Given that S 0 selects the elements of w that are zero, there holds S 0 w = 0, and similarly D0 = 0. The share equations in (17) can then be written as 0 0 0 S S = z+ [SS 0 + DD0 ] b (19a) 0 0 Dw D D0 The top-half of (19a) gives as a solution for the virtual prices: S 0 b = (S 0 S )1 {S 0 z + (S 0 D)D0 }

0

To characterize the Kuhn-Tucker coditions (17) it is convenient to dene virtual prices b + . It follows from the Kuhn-Tucker conditions that the virtual prices are equal to the corresponding elements of if the corresponding budget share is not equal to zero. To calculate virtual prices for the assets whose share equals zero, k1 x ( k 1)) and D0 (k2 x (k 1)) be selection we introduce some notation. Let S 0 ( S0 matrices with k1 + k2 = k 1, i.e. is a permutation of Ik1 , the (k 1) x D0 (k 1) identity matrix. The matrix S 0 selects the elements of w which are zero and D0 selects the elements of w which are non-zero. Some useful properties of S and D are: S 0 S = Ik1 D0 D = Ik2 SS 0 + DD0 = Ik1 D0 S = 0 (18)

(20)

using the fact that D b = D . Substituting this in the bottom half of (19a) yields for the portfolio shares of the non-zero assets: D0 w = D0 z + S 0 z + (D0 D)D0 + (S 0 D)D0 D0 z + S 0 z + D0 (21)

where D0 S (S 0 S )1 , which is a (k2 xk1 )-matrix. The (k2 xk2 ) matrix is dened as (D0 D) + (S 0 D). For later purposes, it is useful to rewrite this equation somewhat. Recall the denition of w e (cf. (16)). We will sometimes refer to w e as latent portfolio shares, to indicate that they are generally not all observed. Instead w is observed. Using the fact that D0 D0 = = = = D0 DD0 D0 S (S 0 S )1 S 0 DD0 D0 D0 (Ik1 SS 0 S (S 0 S )1 S 0 DD0 Ik1 ) D0 S (S 0 S )1 S 0 SS 0 + S (S 0 S )1 S 0 (Ik1 SS 0 ) (22) D0 S (S 0 S )1 S 0 = S 0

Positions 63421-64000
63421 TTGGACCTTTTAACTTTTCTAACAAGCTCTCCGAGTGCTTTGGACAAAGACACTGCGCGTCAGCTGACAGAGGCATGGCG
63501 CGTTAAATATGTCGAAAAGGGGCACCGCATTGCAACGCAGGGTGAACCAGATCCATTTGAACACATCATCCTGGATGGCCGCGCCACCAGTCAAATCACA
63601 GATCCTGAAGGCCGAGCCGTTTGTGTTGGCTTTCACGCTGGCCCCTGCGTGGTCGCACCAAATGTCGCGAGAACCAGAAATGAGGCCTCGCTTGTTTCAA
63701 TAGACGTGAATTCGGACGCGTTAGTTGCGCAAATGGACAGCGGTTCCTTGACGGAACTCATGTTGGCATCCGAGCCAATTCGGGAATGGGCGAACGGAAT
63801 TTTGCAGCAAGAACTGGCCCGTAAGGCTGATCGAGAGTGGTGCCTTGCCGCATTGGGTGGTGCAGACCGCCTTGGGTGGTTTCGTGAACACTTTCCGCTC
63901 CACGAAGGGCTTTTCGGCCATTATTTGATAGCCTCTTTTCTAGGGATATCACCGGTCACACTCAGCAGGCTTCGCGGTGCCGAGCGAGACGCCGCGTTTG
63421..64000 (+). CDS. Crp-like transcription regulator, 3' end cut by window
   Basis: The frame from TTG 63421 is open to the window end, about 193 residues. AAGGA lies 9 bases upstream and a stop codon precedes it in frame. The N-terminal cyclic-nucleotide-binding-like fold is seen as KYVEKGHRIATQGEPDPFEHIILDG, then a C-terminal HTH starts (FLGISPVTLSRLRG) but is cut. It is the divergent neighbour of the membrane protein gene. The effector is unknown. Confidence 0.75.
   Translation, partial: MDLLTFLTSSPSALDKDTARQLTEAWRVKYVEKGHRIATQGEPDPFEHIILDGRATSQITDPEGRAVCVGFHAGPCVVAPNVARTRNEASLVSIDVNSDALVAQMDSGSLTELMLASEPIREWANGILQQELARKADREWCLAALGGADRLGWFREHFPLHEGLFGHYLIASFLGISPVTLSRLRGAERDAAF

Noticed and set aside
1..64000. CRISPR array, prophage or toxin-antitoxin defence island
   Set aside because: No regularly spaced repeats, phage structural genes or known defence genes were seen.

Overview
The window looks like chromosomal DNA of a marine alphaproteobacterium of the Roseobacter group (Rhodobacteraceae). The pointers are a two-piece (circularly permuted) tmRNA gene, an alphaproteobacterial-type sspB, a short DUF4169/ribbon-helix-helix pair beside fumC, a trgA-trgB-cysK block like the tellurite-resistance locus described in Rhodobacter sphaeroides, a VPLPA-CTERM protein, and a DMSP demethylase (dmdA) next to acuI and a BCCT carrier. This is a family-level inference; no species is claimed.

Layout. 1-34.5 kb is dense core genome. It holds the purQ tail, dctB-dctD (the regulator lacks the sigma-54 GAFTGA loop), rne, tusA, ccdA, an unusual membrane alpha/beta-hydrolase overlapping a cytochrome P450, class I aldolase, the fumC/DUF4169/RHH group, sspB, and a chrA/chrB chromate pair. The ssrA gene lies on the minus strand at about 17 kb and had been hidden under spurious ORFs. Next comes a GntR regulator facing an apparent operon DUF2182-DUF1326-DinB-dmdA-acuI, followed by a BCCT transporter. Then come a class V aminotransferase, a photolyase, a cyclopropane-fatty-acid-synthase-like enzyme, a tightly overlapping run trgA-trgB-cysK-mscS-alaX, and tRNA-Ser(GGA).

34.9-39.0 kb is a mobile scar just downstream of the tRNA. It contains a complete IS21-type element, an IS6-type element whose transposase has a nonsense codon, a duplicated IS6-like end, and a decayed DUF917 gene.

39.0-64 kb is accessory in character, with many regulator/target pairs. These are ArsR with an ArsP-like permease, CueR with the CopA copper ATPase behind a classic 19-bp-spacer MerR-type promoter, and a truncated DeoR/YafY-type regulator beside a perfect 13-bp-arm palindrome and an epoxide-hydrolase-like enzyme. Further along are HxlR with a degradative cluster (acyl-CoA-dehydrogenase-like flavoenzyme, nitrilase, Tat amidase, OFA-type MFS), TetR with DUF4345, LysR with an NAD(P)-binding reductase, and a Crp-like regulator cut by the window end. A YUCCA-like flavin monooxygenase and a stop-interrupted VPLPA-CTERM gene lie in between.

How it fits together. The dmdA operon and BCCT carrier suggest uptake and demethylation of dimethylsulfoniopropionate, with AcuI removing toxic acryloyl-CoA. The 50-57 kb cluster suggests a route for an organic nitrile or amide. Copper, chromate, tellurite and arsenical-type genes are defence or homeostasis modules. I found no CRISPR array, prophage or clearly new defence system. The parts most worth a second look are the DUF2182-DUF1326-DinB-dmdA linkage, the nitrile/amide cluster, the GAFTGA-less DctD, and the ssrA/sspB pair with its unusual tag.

(23)

So we observe that the non-zero portfolio shares are equal to their latent counterparts plus a linear combination of the latent budget shares corresponding to the zero assets. Dening 0 D0 + S 0 , this can also be written as D0 w = 0 w. e Also note that the non-zero Lagrange multipliers are found as S 0 = = = = S0 b S 0 = (S 0 S )1 {S 0 z + (S 0 D)D0 b } S 0 (S 0 S )1 {S 0 z + S 0 DD0 + S 0 SS 0 } (S 0 S )1 {S 0 z + S 0 [DD0 + SS 0 ] } (S 0 S )1 S 0 w e

(24)

w ei = zi + i = z i + i + i 0 wi = 0i w ei Di Si0 i = (Si0 Si )1 Si0 w ei

where a subscript i has been added to index observations and z i is the systematic 0 part of zi , i.e. zi = z i + i . The selection matrices Di and Si0 vary by observation. The Kuhn-Tucker conditions guarantee that for each realization of the latent shares w ei 0 0 there is only one unique combination of Di and Si such that the inequality conditions (25) are satised.

(25)

4.1

Identication

Since is symmetric, the number of free elements in is equal to k (k 1)/2. In addition we need (k 1) scaling constants to identify z, but on the other hand the 22

Using (25) we observe that the vectors z are identied up to a scaling constant from the simple probit equations explaining ownership patterns. Furthermore, we note that the elements of vary proportionately, so that given z we obtain k 1 pieces of information on from the probits based on (25). To fully identify all parameters we need to consider the equations for the non-zero shares (21). The number of free elements in is equal to (k2 xk1 ). The number of elements in is equal to (k2 xk2 ), but since all elements of are proportional to each other, we can only identify k2 elements. Thus for a given pattern of non-zero asset shares, and given z , we have k2 + k2 .k1 = k2 (k1 + 1) = k2 (k k2 ) pieces of information that can be identied from the rationed equations. To determine the total number of pieces of information on that can be identied from the rationing equations, we have to account for all possible patterns of misssing asssets. We nd that the number of restrictions imposed on is equal to: k1 X k1 (k k2 )k2 R(k ) (26) k 2 k =1

2